Sundays With Schmemann

Sundays With Schmemann August 9, 2015


My work has been very heavily influenced by Fr. Alexander Schmemann and I think he has a great deal to say on the subjects of liturgy, sacraments, and the church.

For those of you who may not know him: Fr. Schmemann was a priest of Russian descent in the Orthodox Church committed to liturgical theology and renewal. After a teaching period in Paris (1946-1951), he joined the faculty at St. Vladimir’s Seminary in New York where he remained until his death in 1983. Married to Juliana, he was awarded the title of Protopresbyter, the highest accolade available for a married priest in the Orthodox tradition. His writings cover the liturgical life of Orthodox Christianity and call people to a deeper understanding of and participation in the church’s worship and sacraments. I don’t think it is a stretch to claim that Fr. Schmemann is to liturgical studies/theology what N. T. Wright is to New Testament studies.

Given that the Revised Common Lectionary has placed us in John 6 for an extended period, these quotes from For the Life of the World seems particularly poignant.

On viewing the world as divine gift and presence, he writes:

“All that exists is God’s gift to man, and it all exists to make God known to man, to make man’s life communion with God. It is divine love made food, made life for man. God blesses everything He created, and, in biblical language, this means that He makes all creation the sign and means of His presence and wisdom, love and revelation: ‘O taste and see that the Lord is good.'” – Schmemann, For the Life of the World, 14.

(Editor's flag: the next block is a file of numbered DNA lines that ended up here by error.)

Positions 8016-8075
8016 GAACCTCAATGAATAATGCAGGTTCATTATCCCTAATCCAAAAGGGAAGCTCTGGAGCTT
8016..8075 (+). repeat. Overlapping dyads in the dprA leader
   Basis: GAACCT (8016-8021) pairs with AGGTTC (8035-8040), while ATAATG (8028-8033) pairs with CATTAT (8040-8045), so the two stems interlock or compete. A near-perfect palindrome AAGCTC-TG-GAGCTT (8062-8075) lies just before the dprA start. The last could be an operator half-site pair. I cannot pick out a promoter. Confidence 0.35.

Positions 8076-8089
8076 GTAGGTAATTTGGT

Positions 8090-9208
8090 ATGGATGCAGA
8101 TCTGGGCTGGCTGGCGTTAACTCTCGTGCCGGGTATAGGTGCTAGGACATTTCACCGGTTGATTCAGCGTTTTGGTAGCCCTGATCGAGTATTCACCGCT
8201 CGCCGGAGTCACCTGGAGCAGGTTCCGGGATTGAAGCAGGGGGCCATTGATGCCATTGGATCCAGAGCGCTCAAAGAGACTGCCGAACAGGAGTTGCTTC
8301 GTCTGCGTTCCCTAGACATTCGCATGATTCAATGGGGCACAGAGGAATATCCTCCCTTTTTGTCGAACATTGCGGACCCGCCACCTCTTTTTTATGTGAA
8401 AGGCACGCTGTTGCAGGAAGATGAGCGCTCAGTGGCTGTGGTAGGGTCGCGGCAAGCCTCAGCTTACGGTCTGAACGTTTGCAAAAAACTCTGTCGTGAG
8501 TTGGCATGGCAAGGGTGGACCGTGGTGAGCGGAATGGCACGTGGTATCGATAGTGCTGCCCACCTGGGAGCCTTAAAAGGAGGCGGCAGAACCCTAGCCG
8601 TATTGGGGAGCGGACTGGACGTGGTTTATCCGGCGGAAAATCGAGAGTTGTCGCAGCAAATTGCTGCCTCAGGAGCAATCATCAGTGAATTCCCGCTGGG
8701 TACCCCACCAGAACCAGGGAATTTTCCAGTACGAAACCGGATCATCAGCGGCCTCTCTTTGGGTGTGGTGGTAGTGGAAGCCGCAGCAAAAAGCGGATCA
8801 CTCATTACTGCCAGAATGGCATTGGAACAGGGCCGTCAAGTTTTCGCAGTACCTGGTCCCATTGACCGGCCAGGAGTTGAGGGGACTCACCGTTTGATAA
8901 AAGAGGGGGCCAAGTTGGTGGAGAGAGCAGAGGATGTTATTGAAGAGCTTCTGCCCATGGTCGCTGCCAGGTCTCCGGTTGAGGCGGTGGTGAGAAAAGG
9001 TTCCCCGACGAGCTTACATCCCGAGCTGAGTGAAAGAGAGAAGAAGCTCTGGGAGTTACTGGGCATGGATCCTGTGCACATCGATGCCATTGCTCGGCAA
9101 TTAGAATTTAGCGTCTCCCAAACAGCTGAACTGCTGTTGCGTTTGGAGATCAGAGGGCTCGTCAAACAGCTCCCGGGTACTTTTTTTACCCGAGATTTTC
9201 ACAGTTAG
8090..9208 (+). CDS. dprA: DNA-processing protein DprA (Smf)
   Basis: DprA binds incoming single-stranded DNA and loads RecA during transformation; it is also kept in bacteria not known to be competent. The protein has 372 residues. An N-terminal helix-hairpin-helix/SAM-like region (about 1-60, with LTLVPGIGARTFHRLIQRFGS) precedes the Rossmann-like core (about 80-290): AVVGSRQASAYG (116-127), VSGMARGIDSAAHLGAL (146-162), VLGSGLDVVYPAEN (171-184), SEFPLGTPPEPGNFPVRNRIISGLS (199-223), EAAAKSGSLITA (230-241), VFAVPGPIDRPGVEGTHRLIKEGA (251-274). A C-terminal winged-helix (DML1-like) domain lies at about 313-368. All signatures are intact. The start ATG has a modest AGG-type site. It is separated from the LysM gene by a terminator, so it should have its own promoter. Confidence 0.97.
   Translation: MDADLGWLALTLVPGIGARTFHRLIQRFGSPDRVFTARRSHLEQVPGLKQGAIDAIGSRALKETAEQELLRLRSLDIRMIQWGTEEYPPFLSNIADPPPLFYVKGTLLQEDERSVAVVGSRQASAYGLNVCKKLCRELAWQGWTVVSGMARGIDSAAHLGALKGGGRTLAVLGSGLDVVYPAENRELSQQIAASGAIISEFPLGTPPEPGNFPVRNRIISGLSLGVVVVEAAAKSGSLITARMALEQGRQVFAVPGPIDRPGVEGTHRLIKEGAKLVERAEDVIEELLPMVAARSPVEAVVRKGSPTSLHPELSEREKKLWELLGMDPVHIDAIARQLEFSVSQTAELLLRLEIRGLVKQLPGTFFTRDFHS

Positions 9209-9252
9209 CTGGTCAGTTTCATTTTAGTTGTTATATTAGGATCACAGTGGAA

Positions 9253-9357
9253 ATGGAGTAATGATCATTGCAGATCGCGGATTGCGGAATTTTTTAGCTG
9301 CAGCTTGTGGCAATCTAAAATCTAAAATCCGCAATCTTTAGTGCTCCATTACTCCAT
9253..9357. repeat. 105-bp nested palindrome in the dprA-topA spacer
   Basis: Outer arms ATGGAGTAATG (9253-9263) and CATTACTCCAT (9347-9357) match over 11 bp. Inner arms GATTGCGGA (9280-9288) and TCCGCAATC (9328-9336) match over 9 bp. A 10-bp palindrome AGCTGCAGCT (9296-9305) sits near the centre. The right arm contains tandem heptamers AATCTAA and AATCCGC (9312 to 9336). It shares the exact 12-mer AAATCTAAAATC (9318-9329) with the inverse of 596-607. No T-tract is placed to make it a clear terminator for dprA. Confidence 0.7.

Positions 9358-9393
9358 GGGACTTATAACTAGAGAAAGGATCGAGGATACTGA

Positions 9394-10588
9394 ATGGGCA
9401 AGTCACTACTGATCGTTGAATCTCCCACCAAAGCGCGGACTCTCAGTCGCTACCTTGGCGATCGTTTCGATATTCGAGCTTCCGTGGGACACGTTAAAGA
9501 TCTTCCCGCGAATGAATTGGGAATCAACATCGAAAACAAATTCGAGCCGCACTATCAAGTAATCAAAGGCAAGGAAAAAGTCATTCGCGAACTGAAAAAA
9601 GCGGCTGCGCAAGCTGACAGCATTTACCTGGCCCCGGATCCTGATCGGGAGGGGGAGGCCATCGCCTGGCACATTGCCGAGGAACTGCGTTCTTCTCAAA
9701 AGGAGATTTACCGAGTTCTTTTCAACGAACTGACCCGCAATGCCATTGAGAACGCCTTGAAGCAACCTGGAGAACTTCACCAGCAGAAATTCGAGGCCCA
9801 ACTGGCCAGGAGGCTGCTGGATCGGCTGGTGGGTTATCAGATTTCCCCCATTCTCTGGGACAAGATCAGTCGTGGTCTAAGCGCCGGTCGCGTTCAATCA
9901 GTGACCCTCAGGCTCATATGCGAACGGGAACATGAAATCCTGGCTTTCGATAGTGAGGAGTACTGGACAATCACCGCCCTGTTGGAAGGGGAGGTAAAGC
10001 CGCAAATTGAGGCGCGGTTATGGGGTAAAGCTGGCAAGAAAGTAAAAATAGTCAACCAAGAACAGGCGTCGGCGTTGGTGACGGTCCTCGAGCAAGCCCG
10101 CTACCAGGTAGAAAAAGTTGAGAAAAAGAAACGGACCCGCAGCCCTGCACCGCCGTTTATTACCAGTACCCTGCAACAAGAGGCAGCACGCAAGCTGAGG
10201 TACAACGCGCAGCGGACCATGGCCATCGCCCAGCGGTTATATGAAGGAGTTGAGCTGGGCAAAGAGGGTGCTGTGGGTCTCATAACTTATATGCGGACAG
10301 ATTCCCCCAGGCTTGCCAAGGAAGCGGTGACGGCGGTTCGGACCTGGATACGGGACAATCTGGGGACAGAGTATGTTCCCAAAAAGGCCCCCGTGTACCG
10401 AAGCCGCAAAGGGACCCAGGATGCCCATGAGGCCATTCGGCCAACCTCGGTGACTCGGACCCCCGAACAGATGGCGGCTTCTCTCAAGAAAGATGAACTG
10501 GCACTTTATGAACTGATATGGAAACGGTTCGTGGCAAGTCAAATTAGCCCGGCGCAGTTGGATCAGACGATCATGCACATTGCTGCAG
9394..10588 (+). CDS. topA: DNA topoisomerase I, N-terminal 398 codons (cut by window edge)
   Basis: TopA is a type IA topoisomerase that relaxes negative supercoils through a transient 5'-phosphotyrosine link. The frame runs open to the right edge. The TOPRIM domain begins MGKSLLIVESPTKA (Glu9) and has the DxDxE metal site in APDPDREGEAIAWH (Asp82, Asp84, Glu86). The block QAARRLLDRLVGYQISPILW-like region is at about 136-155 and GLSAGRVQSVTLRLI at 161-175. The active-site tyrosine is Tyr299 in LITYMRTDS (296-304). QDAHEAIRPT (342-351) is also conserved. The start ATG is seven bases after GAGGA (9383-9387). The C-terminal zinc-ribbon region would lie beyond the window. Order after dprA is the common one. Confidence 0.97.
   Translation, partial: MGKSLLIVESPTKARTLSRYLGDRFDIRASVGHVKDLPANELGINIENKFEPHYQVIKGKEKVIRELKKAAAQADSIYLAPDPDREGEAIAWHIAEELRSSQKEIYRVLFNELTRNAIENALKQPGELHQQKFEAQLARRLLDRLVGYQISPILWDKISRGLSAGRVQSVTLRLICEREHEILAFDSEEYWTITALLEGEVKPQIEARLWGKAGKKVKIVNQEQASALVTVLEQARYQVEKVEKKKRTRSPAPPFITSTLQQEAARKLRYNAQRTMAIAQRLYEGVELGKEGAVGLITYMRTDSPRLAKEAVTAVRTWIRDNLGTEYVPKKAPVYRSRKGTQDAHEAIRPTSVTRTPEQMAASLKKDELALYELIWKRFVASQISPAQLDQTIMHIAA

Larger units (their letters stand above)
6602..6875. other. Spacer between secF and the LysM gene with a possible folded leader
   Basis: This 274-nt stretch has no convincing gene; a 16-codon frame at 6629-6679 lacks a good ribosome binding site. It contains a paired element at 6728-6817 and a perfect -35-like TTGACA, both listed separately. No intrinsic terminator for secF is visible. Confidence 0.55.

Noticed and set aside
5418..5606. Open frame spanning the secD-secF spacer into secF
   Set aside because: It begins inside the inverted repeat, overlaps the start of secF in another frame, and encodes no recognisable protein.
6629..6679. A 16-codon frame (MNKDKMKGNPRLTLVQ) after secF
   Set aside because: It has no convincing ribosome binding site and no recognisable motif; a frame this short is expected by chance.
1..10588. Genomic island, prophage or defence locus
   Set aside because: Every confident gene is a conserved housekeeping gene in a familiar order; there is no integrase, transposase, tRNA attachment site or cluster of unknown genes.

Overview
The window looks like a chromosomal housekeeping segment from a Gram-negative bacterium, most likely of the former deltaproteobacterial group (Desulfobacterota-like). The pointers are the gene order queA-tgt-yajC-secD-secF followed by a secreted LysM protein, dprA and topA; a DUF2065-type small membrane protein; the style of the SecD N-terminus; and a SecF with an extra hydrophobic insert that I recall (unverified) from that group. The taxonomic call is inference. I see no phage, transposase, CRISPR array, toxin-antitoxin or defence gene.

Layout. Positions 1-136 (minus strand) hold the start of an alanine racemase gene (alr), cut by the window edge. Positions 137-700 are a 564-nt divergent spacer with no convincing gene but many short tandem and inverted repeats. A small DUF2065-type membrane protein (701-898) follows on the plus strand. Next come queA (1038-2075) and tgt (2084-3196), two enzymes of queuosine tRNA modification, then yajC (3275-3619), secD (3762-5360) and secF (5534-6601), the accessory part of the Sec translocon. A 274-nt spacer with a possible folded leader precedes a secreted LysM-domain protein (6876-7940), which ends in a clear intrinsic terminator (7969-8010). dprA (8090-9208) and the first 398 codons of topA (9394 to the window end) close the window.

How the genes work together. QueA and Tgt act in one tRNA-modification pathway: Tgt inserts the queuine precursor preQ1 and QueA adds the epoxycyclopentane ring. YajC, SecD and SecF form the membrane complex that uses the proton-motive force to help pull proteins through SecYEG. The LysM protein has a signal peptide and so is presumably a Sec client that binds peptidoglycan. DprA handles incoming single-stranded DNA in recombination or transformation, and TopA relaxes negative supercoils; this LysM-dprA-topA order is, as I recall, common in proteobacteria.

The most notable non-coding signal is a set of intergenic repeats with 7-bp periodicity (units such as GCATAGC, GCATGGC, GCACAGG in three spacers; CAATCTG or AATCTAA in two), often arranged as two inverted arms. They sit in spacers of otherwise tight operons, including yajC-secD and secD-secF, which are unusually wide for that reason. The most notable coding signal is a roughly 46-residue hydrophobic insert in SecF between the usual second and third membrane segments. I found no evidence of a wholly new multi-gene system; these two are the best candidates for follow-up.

Fr. Schmemann goes on in the same section to right about the vocation of mankind. This is akin to what Bishop Wright did in After You Believe. It should be noted here that while this quote has opted for male language it is (or should be) indicative of the priesthood of all believers and therefore regarding both men and women. He writes:

“The first, the basic definition of man[kind] is that he is the priest. He stands in the center of the world and unifies it in his act of blessing God, of both receiving the world from God and offering it to God–and by filling the world with this eucharist, he transforms his life, the one that he receives from the world, into life in God, into communion with him.” Schmemann, For the Life of the World, 15.

He continues elsewhere:

“We also know that to offer this food, this world, this life to God is the initial ‘eucharistic’ function of man, his very fulfillment as man. We know that we were created as celebrants of the sacrament of life, of its transformation into life in God, communion with God.” Schmemann, For the Life of the World, 34.

I’ll leave you with one more quote that should challenge every student of theology and member of the Christian academy: “As long as Christians will love the Kingdom of God, and not only discuss it, they will ‘represent’ it and signify it, in art and beauty.” Schmemann, For the Life of the World, 30.

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